Since 2007's "Boxer," the National has increasingly emphasized shading and texture, and here the melancholic melodies emerge in spite of themselves. "I'm having trouble inside my skin," Berninger sings on "Slipped," his Leonard Cohen baritone hovering in midair while his bandmates move in slow motion around him. It's almost as if they're afraid to get too close to the heartbroken vocalist. Drummer Bryan Devendorf's cymbal crashes are sometimes six, seven seconds apart, and the strings...
When Eve's last album was released, Kanye West was known only as a producer, Drake was playing an awkward teenager on Canadian TV and waitress Nicki Minaj was slinging Red Lobster's famous cheddar biscuits. To say a lot has changed is an understatement.
More than 11 years after that album, countless delays, a focus on acting and more than a few growing pains, the Grammy Award winner's long gestating fourth album, "Lip Lock," dropped last week.
"For some reason it all came together at this moment. It just feels right," the 34-year-old said after a photo shoot at The Times. "I didn't want to put this record out if I couldn't put it out the way I wanted to with a little more freedom."
When the Doors were still a fledgling quartet, and the band members were honing their chops playing five sets a night at the London Fog club in Hollywood, it wasn't rock stardom on keyboardist Ray Manzarek's mind as he and his three band mates laid down an extended jam for their debut album that ran more than seven minutes.
Manzarek was thinking more of one of his jazz heroes when he cribbed some of John Coltrane's ideas from the saxophonist's recording of "My Favorite Things" for his own solo in the song that would become the Doors' signature hit, and one of the defining singles of the 1960s: "Light My Fire."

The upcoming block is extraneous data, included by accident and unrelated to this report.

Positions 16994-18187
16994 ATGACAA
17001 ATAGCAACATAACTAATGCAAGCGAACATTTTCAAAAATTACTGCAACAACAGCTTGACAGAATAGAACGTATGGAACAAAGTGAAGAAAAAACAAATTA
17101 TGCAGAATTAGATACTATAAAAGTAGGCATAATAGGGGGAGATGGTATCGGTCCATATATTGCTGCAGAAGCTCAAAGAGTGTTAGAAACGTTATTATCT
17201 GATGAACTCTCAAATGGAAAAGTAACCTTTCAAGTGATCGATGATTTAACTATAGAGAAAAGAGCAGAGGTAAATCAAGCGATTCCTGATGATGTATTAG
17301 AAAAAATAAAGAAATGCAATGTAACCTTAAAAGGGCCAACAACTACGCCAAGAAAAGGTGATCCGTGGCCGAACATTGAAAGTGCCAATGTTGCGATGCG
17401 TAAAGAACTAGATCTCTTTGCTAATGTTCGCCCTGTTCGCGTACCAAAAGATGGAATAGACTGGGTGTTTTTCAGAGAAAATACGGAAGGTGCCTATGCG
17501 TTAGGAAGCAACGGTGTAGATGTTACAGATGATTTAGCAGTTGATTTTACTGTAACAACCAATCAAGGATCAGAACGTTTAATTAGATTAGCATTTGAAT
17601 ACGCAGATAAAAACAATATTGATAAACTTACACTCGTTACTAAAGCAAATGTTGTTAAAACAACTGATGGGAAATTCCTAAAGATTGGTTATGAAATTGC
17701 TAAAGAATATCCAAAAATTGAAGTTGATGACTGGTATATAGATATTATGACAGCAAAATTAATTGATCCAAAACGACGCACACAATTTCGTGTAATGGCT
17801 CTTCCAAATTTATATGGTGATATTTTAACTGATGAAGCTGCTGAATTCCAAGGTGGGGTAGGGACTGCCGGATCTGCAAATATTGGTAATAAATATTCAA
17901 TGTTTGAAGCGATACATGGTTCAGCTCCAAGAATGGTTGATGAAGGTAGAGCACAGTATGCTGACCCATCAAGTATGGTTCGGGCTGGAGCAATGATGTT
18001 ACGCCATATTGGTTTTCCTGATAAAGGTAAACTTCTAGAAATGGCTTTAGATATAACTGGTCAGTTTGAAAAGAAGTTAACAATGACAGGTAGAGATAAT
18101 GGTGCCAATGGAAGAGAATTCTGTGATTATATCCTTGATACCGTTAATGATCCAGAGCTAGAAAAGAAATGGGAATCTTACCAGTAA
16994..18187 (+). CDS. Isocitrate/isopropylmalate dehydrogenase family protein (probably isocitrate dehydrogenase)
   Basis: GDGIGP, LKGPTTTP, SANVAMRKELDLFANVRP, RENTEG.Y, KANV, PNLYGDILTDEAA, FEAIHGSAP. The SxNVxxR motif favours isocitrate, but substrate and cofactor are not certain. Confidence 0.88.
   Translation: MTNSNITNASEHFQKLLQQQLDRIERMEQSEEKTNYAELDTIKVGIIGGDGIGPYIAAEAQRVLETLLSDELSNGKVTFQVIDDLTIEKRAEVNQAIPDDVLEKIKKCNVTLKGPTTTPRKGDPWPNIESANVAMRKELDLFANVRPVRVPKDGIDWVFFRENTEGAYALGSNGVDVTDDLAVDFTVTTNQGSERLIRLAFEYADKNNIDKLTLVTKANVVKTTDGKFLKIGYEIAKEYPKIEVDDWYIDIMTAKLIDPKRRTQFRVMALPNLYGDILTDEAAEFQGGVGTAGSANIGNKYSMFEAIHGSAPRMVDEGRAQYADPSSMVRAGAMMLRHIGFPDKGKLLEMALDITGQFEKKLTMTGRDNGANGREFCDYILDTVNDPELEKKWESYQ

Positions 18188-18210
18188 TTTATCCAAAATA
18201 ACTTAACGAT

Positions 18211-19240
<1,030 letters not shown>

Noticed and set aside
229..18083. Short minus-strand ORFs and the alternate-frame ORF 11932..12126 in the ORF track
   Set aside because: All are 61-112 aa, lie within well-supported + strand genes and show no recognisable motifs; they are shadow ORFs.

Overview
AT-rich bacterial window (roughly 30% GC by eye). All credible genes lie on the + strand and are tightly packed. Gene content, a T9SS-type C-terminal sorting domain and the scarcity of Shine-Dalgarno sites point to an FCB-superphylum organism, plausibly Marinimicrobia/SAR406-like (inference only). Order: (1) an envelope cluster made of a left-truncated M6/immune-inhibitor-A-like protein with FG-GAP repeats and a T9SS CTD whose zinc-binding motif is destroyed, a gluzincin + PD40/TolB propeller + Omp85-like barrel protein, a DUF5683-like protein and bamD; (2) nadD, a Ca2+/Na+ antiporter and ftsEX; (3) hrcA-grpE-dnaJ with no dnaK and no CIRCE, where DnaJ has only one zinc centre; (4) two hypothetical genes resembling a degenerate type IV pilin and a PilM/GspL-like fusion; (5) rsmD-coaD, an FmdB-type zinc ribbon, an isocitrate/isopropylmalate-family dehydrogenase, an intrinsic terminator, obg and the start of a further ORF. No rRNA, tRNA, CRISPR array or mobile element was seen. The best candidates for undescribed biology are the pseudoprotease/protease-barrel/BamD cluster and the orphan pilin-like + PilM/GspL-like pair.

"We loved that we were getting Coltrane played on AM radio," Manzarek said years later. "I'm not sure how many people caught that, but I'm sure some did."
Though Jim Morrison drew much of the attention (and nearly all of the eyeballs), Ray Manzarek of the Doors did as much as any of his bandmates to define the sound of the legendary L.A. group, which helped push 1960s rock to trippy new extremes.
Keyboardist Ray Manzarek, the founding member of the Doors whose piercing electric organ sound defined their career-establishing hit “Light My Fire” and most of the L.A. group’s cornerstone songs, died Monday in Germany after a lengthy battle with bile duct cancer, his publicist said. He was 74.
"I was deeply saddened to hear about the passing of my friend and bandmate Ray Manzarek today," Doors guitarist Robby Krieger said in a statement. "I'm just glad to have been able to have played Doors songs with him for the last decade. Ray was a huge part of my life, and I will always miss him."
Manzarek and Jim Morrison decided to form a band built around Morrison’s poetry after they met in Venice, Calif., in 1965, while both were attending film school at UCLA. They brought in drummer John Densmore, who, in turn, introduced them to his friend, guitarist Krieger.
"I'm doing 500 / I'm out of control now," Kanye West growled halfway through "Black Skinhead," one of two new songs the rap superstar performed on "Saturday Night Live."
Here's the thing, though: For all the righteous fury he summoned in "Black Skinhead" -- which appears to have been inspired in part by reactions to his relationship with Kim Kardashian -- West never sounded out of control Saturday. His performance was a thrilling master class in applied energy, a focused beam of intensity aimed directly at a "Middle America packed in ... to see me in my black skin," as he put it in lyrics he posted to Twitter following the show.
Built atop what's reported to be (and indeed sounds an awful lot like) a sample from Marilyn Manson's "The Beautiful People," "Black Skinhead" is a long way from the lush, ornate sound of West's last solo album, 2010's "My Beautiful Dark Twisted Fantasy."